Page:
From Orson Scott Card, award-winning and bestselling author of Ender's Game, his first solo Enderverse novel in years.
Children of the Fleet is a new angle on Card’s bestselling series, telling the story of the Fleet in space, parallel to the story on Earth told in the Ender’s Shadow series.
Ender Wiggin won the Third Formic war, ending the alien threat to Earth. Afterwards, all the terraformed Formic worlds were open to settlement by humans, and the International Fleet became the arm of the Ministry of Colonization, run by Hirum Graff. MinCol now runs Fleet School on the old Battle School station, and still recruits very smart kids to train as leaders of colony ships, and colonies.
Dabeet Ochoa is a very smart kid. Top of his class in every school. But he doesn’t think he has a chance at Fleet School, because he has no connections to the Fleet. That he knows of. At least until the day that Colonel Graff arrives at his school for an interview.
THE ENDER UNIVERSE
Ender’s Game / Speaker for the Dead / Xenocide / Children of the Mind / Ender in Exile / Children of the Fleet
Ender’s Shadow series
Ender’s Shadow / Shadow of the Hegemon / Shadow Puppets / Shadow of the Giant / Shadows in Flight
The First Formic War (with Aaron Johnston)
Earth Unaware / Earth Afire / Earth Awakens
The Second Formic War (with Aaron Johnston)
The Swarm / The Hive
A War of Gifts / First Meetings
At the Publisher's request, this title is being sold without Digital Rights Management Software (DRM) applied.
Card returns to the universe of his legendary Ender saga with a novel whose unresolved intrigues hold forth the enticing prospect of future elaborations. The Formic Wars that shaped the plots of earlier novels in the series and made Ender Wiggin their reluctant hero have ended, and Earth now looks to change the mission of its International Fleet from combat training to colonization of the stars. Ten-year-old Dabeet Ochoa, an intellectually precocious and insufferably arrogant "child of the Fleet" whose father is probably a high-ranking officer, is admitted as a student to Fleet School. Before he can attend, he's kidnapped by desperate smugglers who threaten his mother's life and force Dabeet to join their plot to compromise the Fleet School space station. Card builds a suspenseful mood of paranoia as Dabeet goes through his early days of training, uncertain whether the smugglers' threat is sincere or just a ruse perpetrated by Fleet higher-ups to stimulate his skills at creative problem-solving. Card takes a risk by making his main character "an obnoxious little self-obsessed twit" (in Ender's words), but the social skills that Dabeet gradually and grudgingly develops set up a thrilling climax in the best space opera tradition and lay the groundwork for future chronicles. Series fans will enjoy this installment.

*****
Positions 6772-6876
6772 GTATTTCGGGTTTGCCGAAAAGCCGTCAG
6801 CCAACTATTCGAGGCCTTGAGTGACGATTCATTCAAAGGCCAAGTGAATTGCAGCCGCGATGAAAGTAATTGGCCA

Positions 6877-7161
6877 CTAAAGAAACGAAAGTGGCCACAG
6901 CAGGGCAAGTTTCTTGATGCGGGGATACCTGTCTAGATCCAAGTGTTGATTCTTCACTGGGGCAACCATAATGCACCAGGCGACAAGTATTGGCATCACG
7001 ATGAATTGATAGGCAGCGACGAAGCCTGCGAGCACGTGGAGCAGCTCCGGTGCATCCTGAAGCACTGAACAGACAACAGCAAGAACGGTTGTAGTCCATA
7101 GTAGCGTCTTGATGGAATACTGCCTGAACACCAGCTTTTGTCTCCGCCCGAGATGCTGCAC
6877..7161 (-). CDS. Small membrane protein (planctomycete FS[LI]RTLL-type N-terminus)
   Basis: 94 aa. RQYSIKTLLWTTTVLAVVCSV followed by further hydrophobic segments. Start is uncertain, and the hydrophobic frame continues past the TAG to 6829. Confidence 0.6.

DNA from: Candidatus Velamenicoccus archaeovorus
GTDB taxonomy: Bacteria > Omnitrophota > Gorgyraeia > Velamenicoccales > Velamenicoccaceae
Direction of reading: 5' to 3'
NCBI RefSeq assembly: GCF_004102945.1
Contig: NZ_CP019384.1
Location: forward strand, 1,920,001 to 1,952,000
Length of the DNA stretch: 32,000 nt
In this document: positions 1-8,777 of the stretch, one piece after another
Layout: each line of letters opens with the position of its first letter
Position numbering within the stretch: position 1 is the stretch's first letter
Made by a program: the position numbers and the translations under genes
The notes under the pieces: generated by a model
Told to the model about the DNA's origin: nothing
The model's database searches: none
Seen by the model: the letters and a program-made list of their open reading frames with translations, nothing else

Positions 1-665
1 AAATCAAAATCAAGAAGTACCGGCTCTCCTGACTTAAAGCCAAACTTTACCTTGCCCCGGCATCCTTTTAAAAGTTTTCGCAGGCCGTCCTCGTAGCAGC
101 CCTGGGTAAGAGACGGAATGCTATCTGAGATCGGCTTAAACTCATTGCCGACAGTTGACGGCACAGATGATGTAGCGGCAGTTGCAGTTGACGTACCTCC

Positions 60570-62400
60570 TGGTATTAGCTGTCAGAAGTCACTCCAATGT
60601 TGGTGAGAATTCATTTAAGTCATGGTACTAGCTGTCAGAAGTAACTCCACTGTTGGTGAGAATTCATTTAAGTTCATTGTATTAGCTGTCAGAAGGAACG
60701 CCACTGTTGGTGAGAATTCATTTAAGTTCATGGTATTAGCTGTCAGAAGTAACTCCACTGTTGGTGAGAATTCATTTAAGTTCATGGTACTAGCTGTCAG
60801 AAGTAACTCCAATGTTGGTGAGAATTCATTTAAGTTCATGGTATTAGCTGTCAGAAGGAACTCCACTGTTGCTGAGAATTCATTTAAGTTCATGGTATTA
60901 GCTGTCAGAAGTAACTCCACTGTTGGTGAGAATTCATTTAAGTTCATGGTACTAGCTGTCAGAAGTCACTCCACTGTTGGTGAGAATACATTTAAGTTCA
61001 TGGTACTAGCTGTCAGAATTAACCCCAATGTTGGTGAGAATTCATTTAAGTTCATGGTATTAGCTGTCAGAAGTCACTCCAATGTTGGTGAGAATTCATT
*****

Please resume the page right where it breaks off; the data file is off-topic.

I liked it
Set in the familiar Ender universe, Orion Scott Card creates a stand alone novel that is fast paced and entertaining. I’m admittedly biased as I’ve read and enjoyed much of his work over his career, but this was a very good book that made me believe the characters, a story that engaged me and left me wanting more (in a good way).
This is a great read and I will undoubtedly reread it in the future, the fate of the best books that I buy. Card doesn’t seem to agonize over his writings, it just seems to flow, effortlessly, and yet I know that’s not how this works, but I’ll say his perceived comfort level is very high
Rehash of Ender’s Game, except bad
A few months back, this book was being advertised as a novel featuring the teachers and the Battle School. I was honestly excited— Graff, Dimak, and Anderson are some of my favorite characters.
Except this book has nothing to do with any of those characters. (I mean, Graff is here, but his character has somehow morphed into yet another unlikable, flashy smart-mouth, so, not really)
The book stars a genius prodigy child who gets into space school, and must fight through authority’s neglect and apathy for their work and their students. Sound familiar? That’s right, this is the same plot as Ender’s Game! Except the protagonist is completely unlikable, the environment is vague, the authorities have no actual reason to risk lives (besides their gambling issues, I suppose), and lots of plot holes so big I could fit my hand through them. It even has the same power-structure-lesson-in-an-airplane scene.
The “plot twist” near the end would fit better in a soap opera, and would take a thousand out-of-character moments to actually happen. Which doesn’t mean much, because all the characters’ personalities seem to be flexible anyways.
And if these things weren’t confusing enough, the actual character arc is shallow and lazy. It’s hard to believe that the protagonist has gotten over his narcissism when the entire plot actually DOES revolve around him. The only other use of characters is apparently to give him the occasional pep-talk. Hundreds of children and a billion dollar satellite is risked for, what, some sort of test of character? The last thirty or so pages is just shoving in your face how “heroic” this protagonist is. So much for learning to be humble.
Somewhere along the line, Card lost his respect for his audience. Or maybe just lost his editors. Not sure.
Left much to be desired.
Made me sad as I’ve read many of his other books even outside of the Enders game universe and view them in high regard